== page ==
In the video, BB refers to the gun as a rifle, but it’s not. It’s a smoothbore — a fowling piece that is a primitive shotgun. BB loads it with a single ball instead of shot, but I told Jamell that I would teach her both loading processes — ball and shot. A fowler is what she has, and it’s the principal gun that Americans used in the 18th and early 19th centuries. She got it both because it is historically authentic and also because the one she got is a work of art in her eyes.

Her reactions

Now that you have watched the video, let’s see how Jamell accepted all of this. First, she immediately comprehended how the lock works. She only needed to see it one time and she remarked, “It’s like a lighter!” Which it is. In fact, in the day when flintlocks were the principal firearm, people started fires with their gun locks. That small explosion will catch anything that’s combustable on fire right away. But there were also purpose-built mechanisms that had just the flint lock but no barrel. They were called fire starters.

fire starter
The real deal! An antique fire starter that uses a flintlock.

Now that you have seen the small noiseless explosion of the powder in the pan, you understand that it can start anything on fire. It isn’t limited to gunpowder. Anything that will burn readily can be set on fire this way. Or, lacking a fire starter, a flintlock firearm can also be used. It’s clumsier, but will work if you handle it right.

Jamell’s turn

Now it was Jamell’s turn to try shooting her new gun. You saw how the gun performed when BB shot it. I watched as she loaded it, step-by-step. Then she shouldered it like BB did and fired.

Her first impression was that the explosion in front of your face is startling, but the gun fires so soon thereafter that you don’t have time to react. She said she thought she might flinch on the second shot. Most shooters do. In fact, it takes a lot of practice to hold a flintlock steady when it fires. Some never get it right. The way that a percussion gun operates is so similar to any other kind of firearm that experiencing a flintlock for the first time is usually startling. Shooters think that because they are loading their percussion guns from the muzzle they are Daniel Boone. In fact, they are nothing like Boone until they feel the fire from the lock on their face and experience the double pulse of a well-managed flintlock.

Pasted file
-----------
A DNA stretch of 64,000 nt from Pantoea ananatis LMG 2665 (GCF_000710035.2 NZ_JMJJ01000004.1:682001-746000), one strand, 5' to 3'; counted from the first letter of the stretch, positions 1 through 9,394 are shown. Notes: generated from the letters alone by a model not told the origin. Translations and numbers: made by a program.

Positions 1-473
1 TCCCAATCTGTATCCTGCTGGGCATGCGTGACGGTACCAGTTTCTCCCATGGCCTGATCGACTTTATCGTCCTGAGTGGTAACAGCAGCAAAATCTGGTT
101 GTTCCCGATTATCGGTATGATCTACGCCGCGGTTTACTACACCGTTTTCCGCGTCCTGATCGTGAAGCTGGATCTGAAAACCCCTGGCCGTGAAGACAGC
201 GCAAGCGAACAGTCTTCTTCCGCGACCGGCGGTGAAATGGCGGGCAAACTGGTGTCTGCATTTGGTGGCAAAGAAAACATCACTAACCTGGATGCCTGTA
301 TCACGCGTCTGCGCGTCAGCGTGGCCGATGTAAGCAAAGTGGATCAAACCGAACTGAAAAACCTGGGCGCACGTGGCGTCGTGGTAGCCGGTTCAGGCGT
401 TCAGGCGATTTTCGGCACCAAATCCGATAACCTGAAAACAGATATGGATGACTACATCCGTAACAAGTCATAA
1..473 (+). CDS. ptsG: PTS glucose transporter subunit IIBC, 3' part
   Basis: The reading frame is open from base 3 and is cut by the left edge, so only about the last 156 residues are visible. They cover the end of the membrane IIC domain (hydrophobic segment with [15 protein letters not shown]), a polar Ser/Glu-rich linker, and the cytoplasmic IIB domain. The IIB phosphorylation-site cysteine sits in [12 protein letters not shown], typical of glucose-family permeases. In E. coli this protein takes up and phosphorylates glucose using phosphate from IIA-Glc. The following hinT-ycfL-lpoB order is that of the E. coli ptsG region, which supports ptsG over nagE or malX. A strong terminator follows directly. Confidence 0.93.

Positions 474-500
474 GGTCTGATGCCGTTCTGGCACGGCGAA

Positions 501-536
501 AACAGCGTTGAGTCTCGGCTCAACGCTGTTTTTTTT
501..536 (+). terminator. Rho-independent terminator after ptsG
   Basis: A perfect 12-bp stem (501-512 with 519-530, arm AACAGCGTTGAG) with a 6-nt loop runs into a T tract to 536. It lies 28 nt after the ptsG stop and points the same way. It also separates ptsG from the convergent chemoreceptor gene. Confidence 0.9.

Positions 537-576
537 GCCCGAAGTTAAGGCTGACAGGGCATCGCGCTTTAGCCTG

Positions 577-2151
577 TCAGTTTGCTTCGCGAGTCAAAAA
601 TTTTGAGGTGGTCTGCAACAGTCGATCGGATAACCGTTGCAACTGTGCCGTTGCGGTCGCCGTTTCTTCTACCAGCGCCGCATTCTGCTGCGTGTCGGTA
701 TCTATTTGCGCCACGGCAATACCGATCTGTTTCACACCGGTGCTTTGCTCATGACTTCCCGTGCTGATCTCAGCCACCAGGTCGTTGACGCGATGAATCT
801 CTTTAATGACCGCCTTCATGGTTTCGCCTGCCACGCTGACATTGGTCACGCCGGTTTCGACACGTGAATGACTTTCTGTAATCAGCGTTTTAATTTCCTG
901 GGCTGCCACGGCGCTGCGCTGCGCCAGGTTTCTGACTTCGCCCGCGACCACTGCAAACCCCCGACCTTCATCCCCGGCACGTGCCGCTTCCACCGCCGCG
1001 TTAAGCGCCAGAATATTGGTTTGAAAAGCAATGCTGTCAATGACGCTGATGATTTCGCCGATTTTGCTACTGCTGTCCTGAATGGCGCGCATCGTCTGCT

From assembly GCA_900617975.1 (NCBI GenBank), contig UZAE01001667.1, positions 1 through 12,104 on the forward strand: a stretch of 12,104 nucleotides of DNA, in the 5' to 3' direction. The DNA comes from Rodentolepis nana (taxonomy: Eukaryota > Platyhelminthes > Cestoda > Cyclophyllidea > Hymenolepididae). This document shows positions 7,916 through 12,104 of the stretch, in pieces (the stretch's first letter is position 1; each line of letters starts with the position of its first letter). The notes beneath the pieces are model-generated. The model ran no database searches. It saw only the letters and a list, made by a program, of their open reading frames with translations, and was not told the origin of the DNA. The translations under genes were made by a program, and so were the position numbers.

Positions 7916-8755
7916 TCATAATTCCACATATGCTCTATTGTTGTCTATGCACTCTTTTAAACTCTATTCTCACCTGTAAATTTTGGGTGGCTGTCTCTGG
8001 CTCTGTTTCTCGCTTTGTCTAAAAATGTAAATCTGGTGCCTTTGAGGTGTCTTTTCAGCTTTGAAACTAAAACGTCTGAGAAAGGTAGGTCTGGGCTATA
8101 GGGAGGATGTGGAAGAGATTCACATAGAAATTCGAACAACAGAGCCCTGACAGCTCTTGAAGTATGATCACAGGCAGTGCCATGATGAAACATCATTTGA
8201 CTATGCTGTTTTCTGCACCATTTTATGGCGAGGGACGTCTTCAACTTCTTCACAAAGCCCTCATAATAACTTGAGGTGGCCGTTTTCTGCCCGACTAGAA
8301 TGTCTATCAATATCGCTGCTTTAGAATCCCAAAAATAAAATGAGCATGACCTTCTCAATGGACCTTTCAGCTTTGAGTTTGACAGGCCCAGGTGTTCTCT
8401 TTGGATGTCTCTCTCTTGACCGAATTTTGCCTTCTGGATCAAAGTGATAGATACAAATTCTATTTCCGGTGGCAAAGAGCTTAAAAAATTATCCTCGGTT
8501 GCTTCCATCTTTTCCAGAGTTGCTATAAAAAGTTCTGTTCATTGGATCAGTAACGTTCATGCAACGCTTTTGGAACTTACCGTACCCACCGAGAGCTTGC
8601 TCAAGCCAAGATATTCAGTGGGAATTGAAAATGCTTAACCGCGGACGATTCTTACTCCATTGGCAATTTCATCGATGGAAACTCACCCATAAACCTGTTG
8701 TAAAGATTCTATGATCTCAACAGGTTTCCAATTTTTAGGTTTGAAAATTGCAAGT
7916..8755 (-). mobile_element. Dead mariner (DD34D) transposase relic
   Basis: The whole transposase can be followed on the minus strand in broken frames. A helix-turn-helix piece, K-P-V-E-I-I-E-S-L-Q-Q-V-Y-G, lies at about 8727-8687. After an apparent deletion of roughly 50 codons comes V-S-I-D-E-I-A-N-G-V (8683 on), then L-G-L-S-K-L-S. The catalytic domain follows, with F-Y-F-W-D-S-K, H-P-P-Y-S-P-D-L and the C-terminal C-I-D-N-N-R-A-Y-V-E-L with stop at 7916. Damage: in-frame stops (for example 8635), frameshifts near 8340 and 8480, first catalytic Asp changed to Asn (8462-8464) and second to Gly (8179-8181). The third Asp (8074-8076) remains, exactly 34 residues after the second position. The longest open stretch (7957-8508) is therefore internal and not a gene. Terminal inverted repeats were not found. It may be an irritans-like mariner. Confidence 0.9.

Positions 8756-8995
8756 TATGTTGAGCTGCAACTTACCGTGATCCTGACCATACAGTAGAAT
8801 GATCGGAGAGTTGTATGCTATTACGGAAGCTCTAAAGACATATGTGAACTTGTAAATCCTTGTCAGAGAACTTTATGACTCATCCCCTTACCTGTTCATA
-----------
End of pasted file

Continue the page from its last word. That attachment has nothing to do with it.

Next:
Not accurate

Jamell missed the 50-yard target altogether on the first shot. On shot number two she landed on paper, but about a foot from her aim point. We have to remember her gun has no rear sight. She is using part of the barrel aligned with the front sight as a reference.

I told her that accuracy wasn’t important at this stage. She was learning how to manage a flintlock, which takes some skill. And each lock operates differently, so you really do have to learn your gun. Her third shot was a misfire that caused her to clean out the vent with a pick before priming and trying again.

In all Jamell fired about 10 rounds in one hour. That averages out to 6 minutes a shot, which is pretty much par for the course for a new shooter. In the future she has to play with patched balls, setting flints in the cock, increasing the powder charge and several other things. All of this to both learn her new gun and to learn how to shoot it accurately

Next I will teach Jamell how to adjust her techniques for accuracy.